“Humanity is migrating to cyberspace. […] Elias Aboujaoude, a Silicon Valley psychiatrist, finds this alarming. In “Virtually You,” he argues that the Internet is unleashing our worst instincts. It connects you to whatever you want: gambling, overspending, sex with strangers. It speeds transactions, facilitating impulse purchases and luring you away from the difficulties of real life. It lets you customize your fantasies and select a date from millions of profiles, sapping your patience for imperfect partners. It lets you pick congenial news sources and avoid contrary views and information. It conceals your identity, freeing you to be vitriolic or dishonest. It shields you from detection and disapproval, emboldening you to download test answers and term papers. It hides the pain of others, liberating your cruelty in games and forums. It rewards self-promotion on blogs and Facebook. It teaches you how to induce bulimic vomiting or kill yourself.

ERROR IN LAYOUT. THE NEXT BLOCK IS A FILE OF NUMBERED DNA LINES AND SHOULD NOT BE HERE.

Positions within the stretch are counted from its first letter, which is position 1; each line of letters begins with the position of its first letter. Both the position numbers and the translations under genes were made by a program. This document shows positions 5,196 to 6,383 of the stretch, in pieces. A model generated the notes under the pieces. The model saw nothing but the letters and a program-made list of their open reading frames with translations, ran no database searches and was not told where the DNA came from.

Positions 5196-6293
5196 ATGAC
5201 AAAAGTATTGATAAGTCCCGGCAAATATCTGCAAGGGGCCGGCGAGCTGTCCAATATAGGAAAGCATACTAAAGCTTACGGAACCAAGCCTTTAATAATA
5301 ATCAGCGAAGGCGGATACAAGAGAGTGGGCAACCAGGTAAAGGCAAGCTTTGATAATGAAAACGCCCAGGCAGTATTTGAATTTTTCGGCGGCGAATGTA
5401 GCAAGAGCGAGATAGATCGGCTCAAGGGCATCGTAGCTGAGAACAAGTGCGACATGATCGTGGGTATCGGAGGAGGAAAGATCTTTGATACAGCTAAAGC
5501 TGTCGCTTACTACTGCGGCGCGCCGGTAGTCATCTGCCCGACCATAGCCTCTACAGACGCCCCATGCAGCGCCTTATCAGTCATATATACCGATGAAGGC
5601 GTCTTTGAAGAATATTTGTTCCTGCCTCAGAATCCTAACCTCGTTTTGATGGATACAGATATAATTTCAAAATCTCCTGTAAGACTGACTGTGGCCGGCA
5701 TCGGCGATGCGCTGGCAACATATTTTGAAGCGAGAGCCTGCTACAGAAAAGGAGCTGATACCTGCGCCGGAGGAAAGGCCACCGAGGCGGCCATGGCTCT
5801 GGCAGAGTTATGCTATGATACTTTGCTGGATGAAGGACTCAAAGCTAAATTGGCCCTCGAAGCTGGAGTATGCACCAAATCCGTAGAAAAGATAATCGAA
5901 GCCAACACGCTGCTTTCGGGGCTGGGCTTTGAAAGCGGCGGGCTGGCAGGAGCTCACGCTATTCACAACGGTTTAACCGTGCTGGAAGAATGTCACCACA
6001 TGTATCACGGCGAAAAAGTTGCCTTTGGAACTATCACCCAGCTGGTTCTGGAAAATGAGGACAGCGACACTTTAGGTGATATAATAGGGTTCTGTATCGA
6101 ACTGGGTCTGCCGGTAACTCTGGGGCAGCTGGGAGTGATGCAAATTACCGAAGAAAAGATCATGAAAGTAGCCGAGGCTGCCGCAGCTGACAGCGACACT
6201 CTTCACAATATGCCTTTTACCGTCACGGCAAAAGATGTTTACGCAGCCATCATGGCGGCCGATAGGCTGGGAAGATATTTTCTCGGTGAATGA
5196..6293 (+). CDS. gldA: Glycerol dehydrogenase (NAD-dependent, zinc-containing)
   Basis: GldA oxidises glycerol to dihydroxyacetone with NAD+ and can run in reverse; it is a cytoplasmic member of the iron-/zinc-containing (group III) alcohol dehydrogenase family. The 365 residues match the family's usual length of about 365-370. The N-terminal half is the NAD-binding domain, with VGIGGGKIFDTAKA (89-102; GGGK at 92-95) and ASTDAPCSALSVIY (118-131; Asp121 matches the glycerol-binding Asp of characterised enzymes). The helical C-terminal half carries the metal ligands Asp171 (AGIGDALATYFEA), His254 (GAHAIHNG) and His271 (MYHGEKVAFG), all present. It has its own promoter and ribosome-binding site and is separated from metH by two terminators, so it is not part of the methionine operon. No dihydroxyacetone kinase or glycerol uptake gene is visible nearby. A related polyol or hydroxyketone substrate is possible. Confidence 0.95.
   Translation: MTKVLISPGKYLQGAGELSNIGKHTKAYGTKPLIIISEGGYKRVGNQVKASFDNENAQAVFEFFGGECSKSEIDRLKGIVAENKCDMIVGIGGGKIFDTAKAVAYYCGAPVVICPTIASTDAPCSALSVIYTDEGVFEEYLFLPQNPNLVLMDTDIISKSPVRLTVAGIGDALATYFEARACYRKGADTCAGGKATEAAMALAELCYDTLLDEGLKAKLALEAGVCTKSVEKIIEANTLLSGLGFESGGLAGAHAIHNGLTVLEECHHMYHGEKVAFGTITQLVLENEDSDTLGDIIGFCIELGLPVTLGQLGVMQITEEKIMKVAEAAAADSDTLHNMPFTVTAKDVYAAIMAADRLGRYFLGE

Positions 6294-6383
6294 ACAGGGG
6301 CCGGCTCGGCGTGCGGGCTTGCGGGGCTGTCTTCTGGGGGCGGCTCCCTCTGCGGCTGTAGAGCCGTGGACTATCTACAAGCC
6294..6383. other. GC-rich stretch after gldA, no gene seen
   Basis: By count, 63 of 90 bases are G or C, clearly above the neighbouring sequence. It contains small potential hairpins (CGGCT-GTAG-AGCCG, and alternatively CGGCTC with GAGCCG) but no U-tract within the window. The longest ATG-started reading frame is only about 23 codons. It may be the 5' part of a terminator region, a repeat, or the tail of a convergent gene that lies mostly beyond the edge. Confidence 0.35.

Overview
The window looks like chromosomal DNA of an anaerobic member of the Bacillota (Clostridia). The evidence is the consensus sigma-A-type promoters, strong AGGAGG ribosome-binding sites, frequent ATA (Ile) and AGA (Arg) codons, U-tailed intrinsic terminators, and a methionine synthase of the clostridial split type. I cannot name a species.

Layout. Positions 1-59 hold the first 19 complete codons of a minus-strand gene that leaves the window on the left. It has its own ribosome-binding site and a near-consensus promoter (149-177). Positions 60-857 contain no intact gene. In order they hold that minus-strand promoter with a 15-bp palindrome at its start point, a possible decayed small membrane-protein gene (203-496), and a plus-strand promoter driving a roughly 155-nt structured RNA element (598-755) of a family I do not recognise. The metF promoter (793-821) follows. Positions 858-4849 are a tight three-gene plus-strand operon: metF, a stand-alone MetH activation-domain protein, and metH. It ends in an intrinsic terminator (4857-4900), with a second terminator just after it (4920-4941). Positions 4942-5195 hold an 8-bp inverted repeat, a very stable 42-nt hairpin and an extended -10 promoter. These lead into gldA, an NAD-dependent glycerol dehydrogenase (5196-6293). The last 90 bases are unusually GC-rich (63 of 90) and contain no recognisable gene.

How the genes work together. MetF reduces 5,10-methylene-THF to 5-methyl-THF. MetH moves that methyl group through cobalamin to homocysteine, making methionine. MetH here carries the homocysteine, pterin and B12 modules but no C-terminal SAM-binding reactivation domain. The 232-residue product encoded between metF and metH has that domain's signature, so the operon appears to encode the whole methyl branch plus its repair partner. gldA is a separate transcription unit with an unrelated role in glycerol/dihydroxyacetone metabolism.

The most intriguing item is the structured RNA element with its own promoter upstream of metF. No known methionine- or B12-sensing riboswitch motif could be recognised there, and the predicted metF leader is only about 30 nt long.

In short, everything you thought was good about the Internet – information, access, personalization – is bad. Aboujaoude isn’t shy in his indictment. He links the Internet to consumer debt, the housing crash, eating disorders, sexually transmitted infections, psychopathy, racism, terrorism, child sexual abuse, suicide and murder. Everything online worries him: ads, hyperlinks, even emoticons. The Internet makes us too quarrelsome. It makes us too like-minded. It makes us work too little. It makes us work too much.
In part, this grim view stems from Aboujaoude’s work. He sees patients with online compulsions. He believes in the Freudian id – a shadowy swirl of infantile impulses – and perceives its modern incarnation in what he calls the “e-personality,” a parallel identity that hijacks your mind online. In the physical world, your superego restrains your id. But in the virtual world, where you can instantly fulfill your whims, the narcissism and grandiosity of the e-personality run wild. […]”
books ‘Virtually You’ and ‘Reality Is Broken’